I’ve been subscribed to Dense Discovery, a weekly design newsletter, for a little over a year now. Each newsletter starts with some smart editorializing from Kai, its publisher. Recently he’s been talking a lot about climate change and personal impact.
The idea that we, as individuals, can turn the climate crisis around by driving a little less or making our own toothpaste successfully distracts us from focussing our energy on the only thing that really moves the needle: systemic change. (This paper shows that offering a small, low-impact option actively reduces support for a large, effective one.)
So when we promote individual action as a meaningful method to combat climate change, we don’t just play right into the hands of the corporate propaganda machine, we also actively shift attention away from the real problem: the big polluters.Kai Brach, Dense Discovery newsletter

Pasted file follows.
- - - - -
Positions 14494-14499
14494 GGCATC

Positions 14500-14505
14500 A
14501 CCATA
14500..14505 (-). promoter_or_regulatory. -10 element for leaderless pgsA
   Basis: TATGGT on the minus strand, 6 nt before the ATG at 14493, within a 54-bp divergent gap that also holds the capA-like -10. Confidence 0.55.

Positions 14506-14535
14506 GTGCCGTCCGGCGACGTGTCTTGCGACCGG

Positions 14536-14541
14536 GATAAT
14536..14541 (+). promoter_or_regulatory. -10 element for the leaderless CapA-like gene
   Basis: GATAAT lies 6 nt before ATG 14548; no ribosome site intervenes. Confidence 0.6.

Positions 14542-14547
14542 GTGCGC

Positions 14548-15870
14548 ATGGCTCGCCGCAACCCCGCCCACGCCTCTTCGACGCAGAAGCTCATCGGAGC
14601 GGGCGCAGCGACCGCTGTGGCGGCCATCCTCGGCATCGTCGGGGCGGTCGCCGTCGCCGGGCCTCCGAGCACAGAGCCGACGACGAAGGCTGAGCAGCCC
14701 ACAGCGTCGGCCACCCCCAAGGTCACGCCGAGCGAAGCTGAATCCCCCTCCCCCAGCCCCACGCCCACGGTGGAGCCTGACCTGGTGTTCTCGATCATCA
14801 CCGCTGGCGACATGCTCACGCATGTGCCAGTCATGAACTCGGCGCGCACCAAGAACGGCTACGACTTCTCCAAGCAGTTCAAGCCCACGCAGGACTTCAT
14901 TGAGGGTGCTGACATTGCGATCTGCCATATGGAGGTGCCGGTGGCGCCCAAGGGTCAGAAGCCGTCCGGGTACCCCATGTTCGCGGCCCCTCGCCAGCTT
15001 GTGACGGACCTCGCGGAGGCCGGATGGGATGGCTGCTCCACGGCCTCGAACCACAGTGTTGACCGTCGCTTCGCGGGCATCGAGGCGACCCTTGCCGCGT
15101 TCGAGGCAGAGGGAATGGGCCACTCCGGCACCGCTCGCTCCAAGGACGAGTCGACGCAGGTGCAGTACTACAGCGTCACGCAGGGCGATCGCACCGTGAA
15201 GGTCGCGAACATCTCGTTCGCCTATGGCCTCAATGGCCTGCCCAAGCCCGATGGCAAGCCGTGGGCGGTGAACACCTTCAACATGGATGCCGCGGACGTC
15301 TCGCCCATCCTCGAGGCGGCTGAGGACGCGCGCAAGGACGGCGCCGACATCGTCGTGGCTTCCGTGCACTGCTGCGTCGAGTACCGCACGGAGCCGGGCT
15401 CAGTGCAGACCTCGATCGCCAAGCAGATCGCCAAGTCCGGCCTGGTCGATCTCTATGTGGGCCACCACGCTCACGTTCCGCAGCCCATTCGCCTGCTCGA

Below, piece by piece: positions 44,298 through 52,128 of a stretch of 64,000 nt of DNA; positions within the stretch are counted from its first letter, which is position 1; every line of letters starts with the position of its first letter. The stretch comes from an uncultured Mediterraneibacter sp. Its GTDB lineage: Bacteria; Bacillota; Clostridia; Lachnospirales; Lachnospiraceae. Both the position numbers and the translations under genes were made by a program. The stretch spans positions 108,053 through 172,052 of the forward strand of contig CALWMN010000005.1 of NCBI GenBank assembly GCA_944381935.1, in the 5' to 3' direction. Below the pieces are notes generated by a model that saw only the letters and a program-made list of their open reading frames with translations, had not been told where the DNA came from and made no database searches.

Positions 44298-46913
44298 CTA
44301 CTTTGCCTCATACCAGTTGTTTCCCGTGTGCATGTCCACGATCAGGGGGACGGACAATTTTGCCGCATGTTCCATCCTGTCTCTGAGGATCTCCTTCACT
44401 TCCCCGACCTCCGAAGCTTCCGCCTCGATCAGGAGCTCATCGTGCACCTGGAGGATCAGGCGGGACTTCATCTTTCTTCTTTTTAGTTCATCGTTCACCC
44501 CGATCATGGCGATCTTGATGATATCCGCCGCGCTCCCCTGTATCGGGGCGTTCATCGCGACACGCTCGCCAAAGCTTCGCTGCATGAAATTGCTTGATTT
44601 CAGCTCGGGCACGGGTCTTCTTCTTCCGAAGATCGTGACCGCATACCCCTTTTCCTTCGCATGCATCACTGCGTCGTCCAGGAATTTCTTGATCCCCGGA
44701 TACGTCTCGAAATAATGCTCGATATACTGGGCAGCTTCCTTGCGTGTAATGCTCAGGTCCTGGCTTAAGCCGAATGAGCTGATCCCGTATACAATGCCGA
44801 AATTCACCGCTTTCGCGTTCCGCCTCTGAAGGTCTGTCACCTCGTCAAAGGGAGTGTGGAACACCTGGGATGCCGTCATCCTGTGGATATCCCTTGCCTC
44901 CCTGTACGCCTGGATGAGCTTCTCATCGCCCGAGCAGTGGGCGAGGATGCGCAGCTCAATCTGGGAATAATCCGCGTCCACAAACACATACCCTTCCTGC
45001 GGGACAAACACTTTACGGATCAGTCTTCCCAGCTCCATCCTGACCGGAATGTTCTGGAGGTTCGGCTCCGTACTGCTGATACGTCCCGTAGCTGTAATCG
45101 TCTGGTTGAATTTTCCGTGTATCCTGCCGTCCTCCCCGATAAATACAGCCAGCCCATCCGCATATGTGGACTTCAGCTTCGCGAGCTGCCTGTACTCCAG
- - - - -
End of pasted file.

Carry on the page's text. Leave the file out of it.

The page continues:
This most recent newsletter really resonated with how I’ve been feeling lately about the focus on blaming individuals, rather than the systems contributing to climate change. As individuals, we should make conscious decisions around our consumption, recycling, etc. — but without changing the systems that enable just 100 companies to produce 71% of global emissions, we’ll never be able to make an impact on climate change.
We need less fighting to ban straws, and more fighting to support legislation that holds governments and companies accountable.